Thorium’s benefits are not in those two areas. The utilities are not willing to pay for that. The fuel fabricators are not willing to pay for that. There are R&D efforts in India and in China on Thorium fuel technologies partly to diversify out of its much dependence on uranium, but what you actually see being built commercially in both of those countries are typical light water reactors using uranium fuels, exactly Lightbridge’s market. So, just as there has been R&D in the United States and other places on Thorium fuel, what the industry wants is light water reactors with Uranium fuel, and that’s our targeted market, that’s where we’re putting our resources.
All right the next question, if the members of Lightbridge’s Nuclear Utility Fuel Advisory Board are telling you what attributes they want in your fuel, does that mean that they’ll buy it when it’s available? And will NUFAB support, accelerate any approvals by the NRC.
I think that the NRC is the best independent nuclear regulator in the world, will act in its own very independent of course. That being said, we’ve met with the NRC, we have tremendous NRC experience in our company, and we’re very confident of speedy approvals by the NRC in accordance with our timeframe. The Nuclear Utility Fuel Advisory Board is from companies that generate almost half the nuclear electricity in the United States, at least one of them have reactors under construction, as well. So, they are heavily involved with the NRC, they are directly regulated by the NRC, and they are advising us.
So, yes, I think they’re advice brings tremendous NRC experience into the company and helps ensure: A, that the timeframes are realistic based on how they do things at real large utilities; and B, that when we go to the NRC, when our customers go to the NRC, it will be based on what the customers are comfortable doing. Some companies go to the NRC just with data, just with models and try to get something new approved. That’s not Lightbridge’s approach. At Lightbridge, we are going to be going to the NRC with the actual data from in-reactor tests and research reactors at commercial reactor conditions.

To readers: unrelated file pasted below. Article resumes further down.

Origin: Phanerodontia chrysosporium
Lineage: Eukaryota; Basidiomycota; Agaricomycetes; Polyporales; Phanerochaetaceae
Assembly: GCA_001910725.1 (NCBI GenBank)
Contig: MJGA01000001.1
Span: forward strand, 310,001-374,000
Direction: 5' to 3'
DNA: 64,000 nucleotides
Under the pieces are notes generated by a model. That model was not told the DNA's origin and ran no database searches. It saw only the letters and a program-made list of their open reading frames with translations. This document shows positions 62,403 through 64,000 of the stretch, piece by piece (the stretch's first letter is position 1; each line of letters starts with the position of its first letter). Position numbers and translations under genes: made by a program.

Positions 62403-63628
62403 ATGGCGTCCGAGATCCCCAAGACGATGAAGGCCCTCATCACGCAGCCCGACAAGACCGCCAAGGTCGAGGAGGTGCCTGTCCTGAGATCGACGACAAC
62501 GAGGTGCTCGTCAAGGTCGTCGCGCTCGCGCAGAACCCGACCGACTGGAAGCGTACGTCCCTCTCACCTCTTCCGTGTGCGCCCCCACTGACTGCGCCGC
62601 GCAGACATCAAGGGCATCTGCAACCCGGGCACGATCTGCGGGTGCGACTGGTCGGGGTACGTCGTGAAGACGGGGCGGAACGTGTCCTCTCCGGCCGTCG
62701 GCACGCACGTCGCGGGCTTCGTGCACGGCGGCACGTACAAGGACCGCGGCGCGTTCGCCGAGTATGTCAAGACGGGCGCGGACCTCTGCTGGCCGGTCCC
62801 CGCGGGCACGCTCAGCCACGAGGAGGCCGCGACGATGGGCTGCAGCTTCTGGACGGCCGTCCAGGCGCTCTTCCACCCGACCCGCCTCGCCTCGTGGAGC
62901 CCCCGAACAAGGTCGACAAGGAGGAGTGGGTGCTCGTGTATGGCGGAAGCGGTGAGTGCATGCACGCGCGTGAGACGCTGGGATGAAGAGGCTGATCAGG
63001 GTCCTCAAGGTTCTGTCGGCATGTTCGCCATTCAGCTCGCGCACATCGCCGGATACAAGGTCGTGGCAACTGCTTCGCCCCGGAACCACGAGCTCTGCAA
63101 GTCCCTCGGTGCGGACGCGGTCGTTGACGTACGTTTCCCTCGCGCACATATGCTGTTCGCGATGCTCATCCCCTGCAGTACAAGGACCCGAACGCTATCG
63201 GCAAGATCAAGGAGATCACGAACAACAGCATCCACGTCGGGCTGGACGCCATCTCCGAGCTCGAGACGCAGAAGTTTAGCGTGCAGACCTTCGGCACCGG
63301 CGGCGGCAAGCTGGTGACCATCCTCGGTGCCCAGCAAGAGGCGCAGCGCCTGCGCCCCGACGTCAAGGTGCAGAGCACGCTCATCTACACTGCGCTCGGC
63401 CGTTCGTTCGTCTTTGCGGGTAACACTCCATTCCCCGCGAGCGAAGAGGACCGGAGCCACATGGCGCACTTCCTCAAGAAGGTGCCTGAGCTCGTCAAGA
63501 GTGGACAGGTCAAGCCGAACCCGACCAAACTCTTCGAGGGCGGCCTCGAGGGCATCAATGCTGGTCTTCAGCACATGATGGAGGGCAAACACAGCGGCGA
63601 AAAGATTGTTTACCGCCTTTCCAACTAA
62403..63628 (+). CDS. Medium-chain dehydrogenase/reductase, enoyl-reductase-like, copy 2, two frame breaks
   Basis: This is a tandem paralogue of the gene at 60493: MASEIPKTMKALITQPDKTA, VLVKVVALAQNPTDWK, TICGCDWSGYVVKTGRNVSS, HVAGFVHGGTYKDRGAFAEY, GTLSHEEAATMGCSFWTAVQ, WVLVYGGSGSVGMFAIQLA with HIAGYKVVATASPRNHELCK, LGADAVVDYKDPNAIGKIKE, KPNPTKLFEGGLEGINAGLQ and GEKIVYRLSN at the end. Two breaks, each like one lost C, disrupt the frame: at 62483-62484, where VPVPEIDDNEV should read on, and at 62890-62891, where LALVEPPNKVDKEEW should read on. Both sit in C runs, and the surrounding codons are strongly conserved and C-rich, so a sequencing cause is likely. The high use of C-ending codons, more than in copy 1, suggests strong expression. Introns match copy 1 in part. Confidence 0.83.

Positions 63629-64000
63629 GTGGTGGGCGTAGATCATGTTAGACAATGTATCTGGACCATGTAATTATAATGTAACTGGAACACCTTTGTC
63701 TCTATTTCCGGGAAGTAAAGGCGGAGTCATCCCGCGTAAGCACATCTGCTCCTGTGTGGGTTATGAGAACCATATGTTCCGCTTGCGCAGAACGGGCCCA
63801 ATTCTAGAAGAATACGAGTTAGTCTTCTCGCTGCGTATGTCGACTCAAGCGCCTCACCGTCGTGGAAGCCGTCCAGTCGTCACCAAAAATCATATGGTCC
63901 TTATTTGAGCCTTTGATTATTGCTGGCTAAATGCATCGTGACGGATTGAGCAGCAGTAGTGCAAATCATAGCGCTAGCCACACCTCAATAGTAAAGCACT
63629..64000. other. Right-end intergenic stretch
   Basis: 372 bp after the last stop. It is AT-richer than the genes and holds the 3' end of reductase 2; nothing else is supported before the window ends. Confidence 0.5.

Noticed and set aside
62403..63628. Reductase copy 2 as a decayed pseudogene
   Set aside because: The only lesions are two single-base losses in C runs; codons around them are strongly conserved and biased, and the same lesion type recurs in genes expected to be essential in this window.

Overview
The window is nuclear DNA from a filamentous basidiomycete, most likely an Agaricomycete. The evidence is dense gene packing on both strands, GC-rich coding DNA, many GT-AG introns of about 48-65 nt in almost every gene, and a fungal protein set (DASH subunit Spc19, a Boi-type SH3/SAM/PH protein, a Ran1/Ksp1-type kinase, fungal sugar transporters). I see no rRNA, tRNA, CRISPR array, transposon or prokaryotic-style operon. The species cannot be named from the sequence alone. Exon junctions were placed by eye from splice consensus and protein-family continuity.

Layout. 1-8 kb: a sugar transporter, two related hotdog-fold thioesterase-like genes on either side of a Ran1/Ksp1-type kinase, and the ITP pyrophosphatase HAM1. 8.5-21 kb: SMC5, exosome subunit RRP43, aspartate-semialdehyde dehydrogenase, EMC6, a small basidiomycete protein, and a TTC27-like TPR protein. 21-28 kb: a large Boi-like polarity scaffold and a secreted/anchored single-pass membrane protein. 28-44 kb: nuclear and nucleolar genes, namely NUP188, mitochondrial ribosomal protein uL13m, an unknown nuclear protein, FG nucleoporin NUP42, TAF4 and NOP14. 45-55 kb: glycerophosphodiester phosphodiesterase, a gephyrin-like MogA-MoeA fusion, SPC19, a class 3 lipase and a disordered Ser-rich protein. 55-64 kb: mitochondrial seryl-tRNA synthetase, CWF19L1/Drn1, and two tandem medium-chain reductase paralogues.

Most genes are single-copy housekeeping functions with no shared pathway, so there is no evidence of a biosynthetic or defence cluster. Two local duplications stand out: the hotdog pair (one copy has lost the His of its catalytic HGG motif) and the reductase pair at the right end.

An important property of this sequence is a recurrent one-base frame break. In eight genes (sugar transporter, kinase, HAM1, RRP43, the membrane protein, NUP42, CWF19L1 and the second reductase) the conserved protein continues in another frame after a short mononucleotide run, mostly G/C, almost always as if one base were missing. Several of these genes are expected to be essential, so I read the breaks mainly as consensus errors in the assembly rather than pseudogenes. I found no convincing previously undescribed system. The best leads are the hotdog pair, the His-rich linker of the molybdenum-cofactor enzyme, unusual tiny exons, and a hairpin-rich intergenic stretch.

Okay. Next question. Can you please give us a recap of the balance sheet situation at Lightbridge? Are you still contemplating either a capital raise or joint venture to finance your upcoming R&D and capital expenditures?
Well, the answer to that is the same as it’s been for the last few years, which is that the company brings in most of its cash through our consulting business, and the company also periodically has equity raises. We’ve had two, in the company’s existence as a publicly-traded company, one in July 2010 and one October of 2014 – 2013, sorry 2013 last year. And the company also is considering joint venture or other transactions with major partners in our industry that could bring in capital.
Going forward, we will continue to bring in revenue from our consulting business, and we’ll consider conducting an equity raise when we think it’s the right time. And we will also consider these transactions with major companies. But, although, then the new contract we’ve announced today with FANR in the UAE in a new area for us, which I’ll tell you is based on helping them with inspections of materials shipped to the UAE from abroad for use in their nuclear power program. That’s the only new announcement we have today in that area, but we do expect more and more soon on the consulting side.
Okay. I’m going to ask operator Kevin to repeat the Q&A instructions if there are any live questions. And so, Kevin, if you would please?
Okay. Seth, that appears to be the extent of questions that we’ve gotten from the Internet as well as any live questions. So, if you would please.
Well, thank you and I think this is an excellent set of questions and appreciate the interest in the company. Lightbridge is well-positioned to serve the rapidly growing nuclear power market with our fuel designs and our expert independent advisory services. Until our next conference call, our lines are always open at firstname.lastname@example.org and at 1-571-730-1213. Thank you and good bye.
Ladies and gentlemen, this concludes today’s presentation. You may all disconnect. And have a wonderful day.